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Not just English

Why are pronouns when conjugating verbs always given in the same order.

  • I
  • You
  • He
  • She
  • We
  • You Plural
  • They (or he's and she's depending on the language)

Does anyone know?

5
  • Good question. This is just a guess, but to me they seem to be ordered on two levels, from the personal to the impersonal and from the singular to the group. So we work from the singular: speaker (I) to the individual addressed (you) to the other not addressed (he/she/it); thence to the group of which the speaker is a member (we) to the group spoken to (you plural) to the group not spoken to but spoken of (they). I'm looking forward to a knowledgeable answer...
    – PSU
    Apr 28, 2011 at 21:22
  • 3
    First off, they are not proper nouns, they are pronouns. Secondly, think 1st person, 2nd person, 3rd person, then the order is self-explanatory. (Or just read what @PSU said). Lastly, as you say yourself, this is not specific to English. The question might be a better fit for the Linguistics site (whether or not it would be considered too basic there is a different question).
    – RegDwigнt
    Apr 28, 2011 at 21:30
  • Sorry about the proper nouns bit I know that. I just find it difficult sometimes with words. Also I put that sentence in about not being english specific becasue I was unsure if it was a correct site to put this in. I'm happy for it to be migrated if thats necessary.
    – Wes
    Apr 28, 2011 at 21:34
  • @PSU, I think you are right about the personal -> impersonal as the fundamental ordering here: as RegDwight says of course we call these 1st (I, we), 2nd (you), 3rd person (he/she/they). I wonder however whether some languages / cultures might mix the singular & plural rather than our convention of enumerating the singular & then starting again at 1st person plural.
    – AAT
    Apr 28, 2011 at 21:47
  • While it is common to list them in this order when speaking, from my experience, it have found it different when written. In a textual form, it is common to create a grid/table, 2 columns and 3 rows. left column is singular pronouns, right column is plural pronouns. 1st row is 1st person, 2nd row is 2nd person, and 3rd row is 3rd person.
    – Xantix
    Nov 9, 2012 at 9:44

2 Answers 2

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It is the same in all other Indo-European languages I know. The perspective of any human being is with himself in the center: I. In any conversation, which is where language is important, there must be another human being present to whom I speak: you. Then we might discuss someone else: he/she/it.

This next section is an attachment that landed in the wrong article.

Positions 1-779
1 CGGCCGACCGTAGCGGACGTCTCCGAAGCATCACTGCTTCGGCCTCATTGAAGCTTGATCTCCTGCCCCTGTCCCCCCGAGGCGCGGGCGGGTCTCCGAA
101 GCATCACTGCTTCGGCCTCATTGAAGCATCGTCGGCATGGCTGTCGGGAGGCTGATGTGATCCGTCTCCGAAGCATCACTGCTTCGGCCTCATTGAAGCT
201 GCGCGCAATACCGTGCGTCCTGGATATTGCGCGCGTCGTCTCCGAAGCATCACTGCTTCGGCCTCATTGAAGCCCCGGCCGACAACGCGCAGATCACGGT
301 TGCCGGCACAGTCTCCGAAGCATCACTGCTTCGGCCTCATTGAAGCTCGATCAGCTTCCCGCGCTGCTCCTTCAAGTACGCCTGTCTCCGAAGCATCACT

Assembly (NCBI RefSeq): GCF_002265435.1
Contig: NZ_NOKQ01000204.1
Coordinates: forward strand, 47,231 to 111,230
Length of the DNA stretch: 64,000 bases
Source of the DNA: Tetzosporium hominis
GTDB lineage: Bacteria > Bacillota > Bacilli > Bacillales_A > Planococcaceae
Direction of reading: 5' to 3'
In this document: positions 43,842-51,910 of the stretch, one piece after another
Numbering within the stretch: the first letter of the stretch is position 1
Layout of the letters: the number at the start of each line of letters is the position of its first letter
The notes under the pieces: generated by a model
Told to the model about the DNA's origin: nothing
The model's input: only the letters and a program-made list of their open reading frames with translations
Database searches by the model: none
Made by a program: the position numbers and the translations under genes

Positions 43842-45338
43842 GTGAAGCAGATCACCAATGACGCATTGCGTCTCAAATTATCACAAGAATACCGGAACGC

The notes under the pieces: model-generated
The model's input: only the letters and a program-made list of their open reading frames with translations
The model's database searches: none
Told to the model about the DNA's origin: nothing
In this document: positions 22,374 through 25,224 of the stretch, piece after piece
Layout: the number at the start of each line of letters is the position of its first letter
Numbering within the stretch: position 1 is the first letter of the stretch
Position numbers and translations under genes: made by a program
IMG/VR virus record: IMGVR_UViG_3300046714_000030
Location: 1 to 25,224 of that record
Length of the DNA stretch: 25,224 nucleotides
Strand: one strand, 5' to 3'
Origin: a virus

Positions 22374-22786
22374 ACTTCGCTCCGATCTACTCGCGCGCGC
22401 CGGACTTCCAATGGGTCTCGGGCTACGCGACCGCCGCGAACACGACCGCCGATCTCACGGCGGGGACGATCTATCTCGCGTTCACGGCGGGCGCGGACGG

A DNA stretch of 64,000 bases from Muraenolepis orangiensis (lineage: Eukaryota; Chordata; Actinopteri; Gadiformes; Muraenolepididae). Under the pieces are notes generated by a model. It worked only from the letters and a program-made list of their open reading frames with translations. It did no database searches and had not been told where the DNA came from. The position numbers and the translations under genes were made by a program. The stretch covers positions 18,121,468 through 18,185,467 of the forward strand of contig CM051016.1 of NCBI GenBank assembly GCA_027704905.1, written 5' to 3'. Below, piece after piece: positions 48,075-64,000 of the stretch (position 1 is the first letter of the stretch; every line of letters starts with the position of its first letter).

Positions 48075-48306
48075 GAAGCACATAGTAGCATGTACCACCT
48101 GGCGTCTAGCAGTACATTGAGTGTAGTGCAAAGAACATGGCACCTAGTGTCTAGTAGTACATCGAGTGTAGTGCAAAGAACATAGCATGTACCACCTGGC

The second set of pronouns is the same but in plural: I as an individual am a more basic, more important unit to myself than my group, we, which consists of several people. It is only logical to use the same order with plural pronouns as the one that is used with singular pronouns.

In Latin, there is a set of demonstrative pronouns for each of the three perspectives:

Hic = that which is closer to myself than to any of the other persons

Iste = that which is closest to you

Ille = that which closest to him

This is how they were originally used, when pointing to objects in the physical world ("deictically"); but they have acquired different nuances and their meanings have shifted a bit. In English, we only have two of those:

This = that which is closest to me or to you-and-I

That = that which is closest to you or him

Their meanings have shifted a bit as well.

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  • surely you plural would come before he / she in that circumstance? So this relates to first person, second person, third person then?
    – Wes
    Apr 28, 2011 at 21:31
  • @Wes: Well, I don't know how prehistoric men came to this order. But apparently they found the pronouns for individuals more "primary" than those for groups. There may be a certain degree of arbitrariness in their choice. Apr 28, 2011 at 21:35
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It is a mostly arbitrary convention established by Latin grammarians, and hence employed by scholars of most European languages. I believe that the Arab grammarians listed Arabic verb forms in the order he/she, you, I.

There is a somewhat natural sequence, as others have pointed out; but the order in which that sequence is presented is mostly arbritrary.

Note that the order you are talking about is not part of English: it is part of talking about English. In English we usually put "I/me" last ("you and me", "John and I"), but have no firm order between 2nd and 3rd person.

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